A COUPLE may have spent the last few days walking through the open plan kitchen/dining room of a nice five-bed with three baths and a sun room they spotted on an estate agent's website, carefully sidestepping the granite-over-walnut kitchen island and admiring the bevelled glass in the French windows.
He was delighted with the nine-foot ceilings, A3 BER rating and feature fan-light over the front door reminiscent of another era.
And while up to now this home may have been a real prospect, their plans to trade up now belong to a different era.
Under the new deposit requirements laid down by the Central Bank, this couple will need to have at least 20pc of the purchase price before they can trade up into the house of their dreams.
The softening of approach offered to first-time buyers doesn't apply to them, so the full 20pc will be demanded by the bank.
Take, for example, a couple with a four-bed semi-detached that according to the property price register is worth around €525,000. They still owe a hefty €450,000 on it with 18 years left to run on the mortgage.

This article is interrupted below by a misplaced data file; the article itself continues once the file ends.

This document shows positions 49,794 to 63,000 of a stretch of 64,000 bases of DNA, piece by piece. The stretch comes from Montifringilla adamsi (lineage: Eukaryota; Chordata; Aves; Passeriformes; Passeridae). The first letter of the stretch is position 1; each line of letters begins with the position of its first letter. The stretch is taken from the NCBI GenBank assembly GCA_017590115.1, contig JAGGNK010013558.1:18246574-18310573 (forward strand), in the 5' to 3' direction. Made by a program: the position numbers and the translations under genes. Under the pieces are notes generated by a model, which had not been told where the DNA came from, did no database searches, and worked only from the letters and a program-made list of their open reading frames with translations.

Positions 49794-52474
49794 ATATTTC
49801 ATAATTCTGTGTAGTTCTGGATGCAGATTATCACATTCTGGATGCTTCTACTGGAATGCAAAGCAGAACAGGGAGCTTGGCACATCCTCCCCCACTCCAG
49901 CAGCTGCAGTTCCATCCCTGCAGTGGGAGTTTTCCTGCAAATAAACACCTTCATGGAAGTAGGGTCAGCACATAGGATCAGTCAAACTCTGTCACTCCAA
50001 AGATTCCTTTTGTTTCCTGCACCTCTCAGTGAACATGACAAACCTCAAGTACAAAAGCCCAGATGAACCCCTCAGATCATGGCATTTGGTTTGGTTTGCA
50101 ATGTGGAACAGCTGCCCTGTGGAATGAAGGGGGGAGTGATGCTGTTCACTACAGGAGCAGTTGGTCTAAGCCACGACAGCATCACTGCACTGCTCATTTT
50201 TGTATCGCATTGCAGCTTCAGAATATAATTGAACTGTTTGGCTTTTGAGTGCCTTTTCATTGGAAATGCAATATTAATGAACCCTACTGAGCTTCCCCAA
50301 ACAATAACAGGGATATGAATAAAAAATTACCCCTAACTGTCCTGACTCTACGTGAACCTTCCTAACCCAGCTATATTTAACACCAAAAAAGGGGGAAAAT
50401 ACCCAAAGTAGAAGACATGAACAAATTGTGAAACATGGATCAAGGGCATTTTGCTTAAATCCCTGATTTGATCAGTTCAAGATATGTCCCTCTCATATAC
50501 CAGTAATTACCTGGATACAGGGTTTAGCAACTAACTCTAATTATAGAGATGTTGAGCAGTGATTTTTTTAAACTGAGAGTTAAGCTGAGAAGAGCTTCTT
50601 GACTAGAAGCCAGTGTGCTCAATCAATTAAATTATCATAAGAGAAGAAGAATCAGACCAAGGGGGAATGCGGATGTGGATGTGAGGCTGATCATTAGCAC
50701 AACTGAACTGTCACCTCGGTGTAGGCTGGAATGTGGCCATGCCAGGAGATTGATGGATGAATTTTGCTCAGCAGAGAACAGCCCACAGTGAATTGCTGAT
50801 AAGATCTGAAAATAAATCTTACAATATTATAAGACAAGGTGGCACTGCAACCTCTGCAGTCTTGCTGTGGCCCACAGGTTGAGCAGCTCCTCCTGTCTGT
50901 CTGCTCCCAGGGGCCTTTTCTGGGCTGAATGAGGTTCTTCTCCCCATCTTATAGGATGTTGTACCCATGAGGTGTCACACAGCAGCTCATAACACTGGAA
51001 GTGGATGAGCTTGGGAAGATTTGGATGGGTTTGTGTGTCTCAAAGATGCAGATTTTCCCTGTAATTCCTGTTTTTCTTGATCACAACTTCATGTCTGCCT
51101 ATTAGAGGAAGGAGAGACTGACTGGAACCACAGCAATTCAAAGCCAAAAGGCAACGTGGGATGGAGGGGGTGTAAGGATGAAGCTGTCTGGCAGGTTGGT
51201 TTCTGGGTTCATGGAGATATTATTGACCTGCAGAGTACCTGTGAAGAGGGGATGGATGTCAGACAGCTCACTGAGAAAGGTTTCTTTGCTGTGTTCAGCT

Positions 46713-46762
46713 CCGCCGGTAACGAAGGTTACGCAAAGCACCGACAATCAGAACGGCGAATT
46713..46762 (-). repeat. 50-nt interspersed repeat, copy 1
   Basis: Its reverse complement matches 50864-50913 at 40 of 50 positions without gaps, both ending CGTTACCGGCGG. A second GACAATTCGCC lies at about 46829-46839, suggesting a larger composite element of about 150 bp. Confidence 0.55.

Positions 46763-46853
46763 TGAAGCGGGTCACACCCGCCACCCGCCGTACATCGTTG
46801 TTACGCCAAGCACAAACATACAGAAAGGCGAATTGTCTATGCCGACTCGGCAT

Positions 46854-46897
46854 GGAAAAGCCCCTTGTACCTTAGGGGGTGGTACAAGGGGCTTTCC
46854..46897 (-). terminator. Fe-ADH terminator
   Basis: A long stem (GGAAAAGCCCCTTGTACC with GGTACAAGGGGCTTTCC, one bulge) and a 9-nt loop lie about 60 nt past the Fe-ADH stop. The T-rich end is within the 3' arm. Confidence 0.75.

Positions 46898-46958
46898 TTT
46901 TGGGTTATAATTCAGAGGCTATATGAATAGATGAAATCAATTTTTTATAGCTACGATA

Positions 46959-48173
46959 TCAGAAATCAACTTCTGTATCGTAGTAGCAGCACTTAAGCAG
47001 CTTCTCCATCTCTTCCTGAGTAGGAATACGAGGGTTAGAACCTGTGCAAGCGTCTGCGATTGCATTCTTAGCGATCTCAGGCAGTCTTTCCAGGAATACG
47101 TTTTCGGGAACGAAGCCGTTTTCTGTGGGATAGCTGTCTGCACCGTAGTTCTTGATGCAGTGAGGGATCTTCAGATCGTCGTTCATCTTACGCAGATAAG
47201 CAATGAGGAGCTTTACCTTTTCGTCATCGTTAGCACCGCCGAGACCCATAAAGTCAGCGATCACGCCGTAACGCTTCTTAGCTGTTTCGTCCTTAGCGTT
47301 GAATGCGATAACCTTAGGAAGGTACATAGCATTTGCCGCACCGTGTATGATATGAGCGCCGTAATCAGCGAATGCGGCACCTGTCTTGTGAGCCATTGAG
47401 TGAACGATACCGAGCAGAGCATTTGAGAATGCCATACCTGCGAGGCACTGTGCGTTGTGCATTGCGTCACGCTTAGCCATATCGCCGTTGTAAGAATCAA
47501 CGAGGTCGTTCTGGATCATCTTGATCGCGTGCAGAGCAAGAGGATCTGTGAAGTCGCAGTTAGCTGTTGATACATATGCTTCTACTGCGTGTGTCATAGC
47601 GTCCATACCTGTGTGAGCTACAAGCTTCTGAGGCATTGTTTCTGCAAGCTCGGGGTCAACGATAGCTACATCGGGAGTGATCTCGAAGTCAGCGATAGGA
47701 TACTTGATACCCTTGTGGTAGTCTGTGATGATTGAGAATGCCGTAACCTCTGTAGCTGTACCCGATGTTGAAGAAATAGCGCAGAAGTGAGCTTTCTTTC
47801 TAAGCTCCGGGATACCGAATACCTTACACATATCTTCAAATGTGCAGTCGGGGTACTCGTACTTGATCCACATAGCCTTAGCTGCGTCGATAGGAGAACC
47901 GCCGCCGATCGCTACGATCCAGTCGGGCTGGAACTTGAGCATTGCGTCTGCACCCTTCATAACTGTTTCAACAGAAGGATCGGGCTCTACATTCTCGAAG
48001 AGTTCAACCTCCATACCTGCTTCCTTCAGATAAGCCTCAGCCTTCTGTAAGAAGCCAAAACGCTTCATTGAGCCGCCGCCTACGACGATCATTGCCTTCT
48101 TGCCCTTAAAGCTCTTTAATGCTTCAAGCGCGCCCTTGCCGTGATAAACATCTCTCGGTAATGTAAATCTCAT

However a recent job promotion means they can definitely afford a bigger house.
At €750,000, the five-bed is pricey but like most people they dream of moving up the property ladder.
The problem is that they need a full 20pc of the purchase price - an eye-watering €150,000 - before committing and the equity in their home is just €75,000.
The only option is to cobble together the rest but that would make it extremely expensive and whittle away completely what savings they do have.
The bank might have been lenient before if the couple had a good credit record and positive job prospects.
The one chance they might have is if a bank manager decided that they fall into the category of 'special cases'.
Banks will be allowed to keep 15pc of their loan book outside of the Central Bank's new regulations.
However, there are no guidelines for how they decide who is special. There is no guarantee that even the most prosperous person will qualify.